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What Canopy Growth Corp. Investors Can Take Away From Warren Buffett’s Annual Letter

Recently, Warren Buffett released his annual letter to the shareholders of Berkshire Hathaway Inc. These letters offer an incredible amount of wisdom and insight from the Oracle of Omaha, and there was one particular topic from this year’s edition that should resonate with Canopy Growth Corp. (TSX:WEED) investors: share-based acquisitions.

Buffett laments over share-based acquisitions

Buffett begins by lamenting over two of his rare duds: his purchase of Dexter Shoes and General Reinsurance. But it’s not just the heavy losses borne by these investments that Buffett was so critical about; rather, he was critical of the fact that he used Berkshire Hathaway shares to fund them.

When Buffett bought the now defunct Dexter Shoes for $434 million in 1993, he issued 25,203 BKB.A shares to pay for the purchase. Now those shares are worth nearly $6.5 billion, by Buffett’s own admission, 1.6% of a fantastic company was given up to buy a worthless business with zero competitive advantages.

Now, in the case of General Reinsurance, Berkshire fared much better; currently, “General Re” is still around and providing Berkshire with a stable cash float. However, when it was first purchased, Berkshire’s total shares outstanding increased by 21.8% to pay for the acquisition. Moreover, following the buyout, General Re’s operating earnings dropped to $151 million from $250 million in the wake of the 9/11 attacks.

There are, of course, clear parallels that can be drawn from Warren Buffet’s experiences and Canopy. For example, Canopy is nowhere near profitable and has continued to issue shares to make further acquisitions. Of course, this raises the question of how much of a great company like Canopy are shareholders willing to give up for the occasional dud.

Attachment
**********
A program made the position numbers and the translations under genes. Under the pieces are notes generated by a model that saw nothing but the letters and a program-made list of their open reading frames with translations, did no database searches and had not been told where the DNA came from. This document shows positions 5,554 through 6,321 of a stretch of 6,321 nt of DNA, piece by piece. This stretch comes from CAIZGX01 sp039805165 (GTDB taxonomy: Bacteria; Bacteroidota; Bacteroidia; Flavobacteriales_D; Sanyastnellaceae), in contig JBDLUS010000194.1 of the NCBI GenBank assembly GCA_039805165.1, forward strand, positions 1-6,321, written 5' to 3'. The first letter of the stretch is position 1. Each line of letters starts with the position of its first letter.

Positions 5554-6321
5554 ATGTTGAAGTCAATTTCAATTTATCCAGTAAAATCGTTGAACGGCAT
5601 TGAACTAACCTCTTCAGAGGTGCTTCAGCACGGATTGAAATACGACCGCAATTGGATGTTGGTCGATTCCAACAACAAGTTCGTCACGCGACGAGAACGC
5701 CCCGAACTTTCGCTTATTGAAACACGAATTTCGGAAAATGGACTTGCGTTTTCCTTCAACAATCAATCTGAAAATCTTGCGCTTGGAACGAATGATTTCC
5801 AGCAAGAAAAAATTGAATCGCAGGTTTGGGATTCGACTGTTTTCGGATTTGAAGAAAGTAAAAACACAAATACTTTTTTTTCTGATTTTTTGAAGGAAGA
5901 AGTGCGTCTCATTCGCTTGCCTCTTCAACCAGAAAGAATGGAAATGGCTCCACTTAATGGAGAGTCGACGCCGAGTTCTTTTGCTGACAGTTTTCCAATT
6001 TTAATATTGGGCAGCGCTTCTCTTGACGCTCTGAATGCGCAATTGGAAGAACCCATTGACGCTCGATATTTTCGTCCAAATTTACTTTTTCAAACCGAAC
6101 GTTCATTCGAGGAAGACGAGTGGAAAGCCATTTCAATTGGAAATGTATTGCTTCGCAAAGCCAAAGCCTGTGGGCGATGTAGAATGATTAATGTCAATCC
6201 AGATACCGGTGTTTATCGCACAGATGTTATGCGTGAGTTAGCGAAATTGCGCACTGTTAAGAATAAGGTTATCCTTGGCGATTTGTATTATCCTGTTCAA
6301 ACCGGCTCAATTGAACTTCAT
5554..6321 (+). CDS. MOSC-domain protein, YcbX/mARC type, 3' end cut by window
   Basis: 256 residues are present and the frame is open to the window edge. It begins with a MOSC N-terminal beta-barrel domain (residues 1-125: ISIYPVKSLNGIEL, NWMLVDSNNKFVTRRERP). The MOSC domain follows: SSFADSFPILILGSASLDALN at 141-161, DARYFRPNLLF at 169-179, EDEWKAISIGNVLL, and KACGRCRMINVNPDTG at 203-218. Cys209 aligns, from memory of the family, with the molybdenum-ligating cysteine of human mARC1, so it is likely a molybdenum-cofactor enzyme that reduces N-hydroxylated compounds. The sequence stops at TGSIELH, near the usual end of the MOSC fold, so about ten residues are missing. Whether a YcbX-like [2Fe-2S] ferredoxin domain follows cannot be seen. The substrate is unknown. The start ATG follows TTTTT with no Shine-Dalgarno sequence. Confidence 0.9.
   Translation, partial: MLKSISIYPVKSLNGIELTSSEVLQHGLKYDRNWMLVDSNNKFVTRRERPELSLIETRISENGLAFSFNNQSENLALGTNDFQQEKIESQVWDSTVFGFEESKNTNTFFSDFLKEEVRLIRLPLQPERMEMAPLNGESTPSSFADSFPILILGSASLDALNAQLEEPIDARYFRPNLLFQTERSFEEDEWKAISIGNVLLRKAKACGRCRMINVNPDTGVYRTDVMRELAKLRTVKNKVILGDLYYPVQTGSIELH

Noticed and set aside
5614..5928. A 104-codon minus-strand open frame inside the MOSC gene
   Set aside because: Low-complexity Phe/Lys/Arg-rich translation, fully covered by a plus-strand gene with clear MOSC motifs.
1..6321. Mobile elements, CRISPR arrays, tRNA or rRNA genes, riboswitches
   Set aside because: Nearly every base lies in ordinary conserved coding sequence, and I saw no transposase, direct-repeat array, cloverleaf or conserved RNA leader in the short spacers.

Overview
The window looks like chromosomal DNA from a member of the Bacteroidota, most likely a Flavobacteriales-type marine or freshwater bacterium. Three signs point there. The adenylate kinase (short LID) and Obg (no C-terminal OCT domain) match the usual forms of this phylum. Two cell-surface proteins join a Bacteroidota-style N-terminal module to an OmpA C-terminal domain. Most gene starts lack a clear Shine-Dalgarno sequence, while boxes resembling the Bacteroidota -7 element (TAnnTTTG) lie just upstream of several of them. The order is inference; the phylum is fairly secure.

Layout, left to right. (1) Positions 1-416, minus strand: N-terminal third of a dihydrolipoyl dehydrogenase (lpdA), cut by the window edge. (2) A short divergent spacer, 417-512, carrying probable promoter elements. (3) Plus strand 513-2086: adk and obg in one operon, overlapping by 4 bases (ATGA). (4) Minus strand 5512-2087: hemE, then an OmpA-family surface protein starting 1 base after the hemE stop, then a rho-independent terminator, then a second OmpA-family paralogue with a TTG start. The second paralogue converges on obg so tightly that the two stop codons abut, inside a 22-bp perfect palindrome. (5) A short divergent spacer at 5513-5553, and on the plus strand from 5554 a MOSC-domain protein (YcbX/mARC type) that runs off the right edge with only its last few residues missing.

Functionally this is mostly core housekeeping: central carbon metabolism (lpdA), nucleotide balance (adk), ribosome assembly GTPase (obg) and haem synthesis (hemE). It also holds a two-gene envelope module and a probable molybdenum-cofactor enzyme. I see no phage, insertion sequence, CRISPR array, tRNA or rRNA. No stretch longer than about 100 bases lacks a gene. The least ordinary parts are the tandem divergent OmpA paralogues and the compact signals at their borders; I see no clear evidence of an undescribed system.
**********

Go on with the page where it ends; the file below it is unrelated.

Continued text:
After all, even if someone as highly regarded as Warren Buffett, who only goes after stable, cash-generating enterprises, is not immune to underperformance, who is to say Canopy might not stumble on a speed bump or two in this still very nascent industry?

And, as a matter of fact, some of those speed bumps have already begun to show themselves. Canopy’s last earnings report saw a write-down of $800, 000 in the wake of its Mettrum acquisition following a high-profile recall of pesticide-tainted plants. Moreover, supply-chain issues continue to plague Mettrum, which contributed to less than 10% of Canopy’s inventory being available for sale in the last quarter.

Do these latest developments mean that we should write off Canopy completely? Absolutely not; Canopy (and its 50,000 patients) is still the best overall bet for the legalized marijuana market in Canada. However, investors, current and prospective, must be willing to ask how much dilution they are willing to put up with in Canopy’s bid for dominance.

36-Year Old CEO Bets Over $300 Million on 1 Stock

Iain Butler, Lead Adviser of Stock Advisor Canada, recommended this little tech darling to thousands of loyal members last March... and those that followed his advice are up 127.7% (they’ve already made 2X their money!).

Not to mention this tiny Eastern Ontario company has already been recommended by both Motley Fool co-founders, David and Tom Gardner, because of its amazing similarity to an “early stage” Amazon.

Find out why Tom Gardner was recently on BNN’s Money Talk raving about this company, and how you can read all about it inside Stock Advisor Canada. Click here to unlock all the details about his Canadian rule breaker!

Fool contributor Alexander John Tun has no position in any stocks mentioned.

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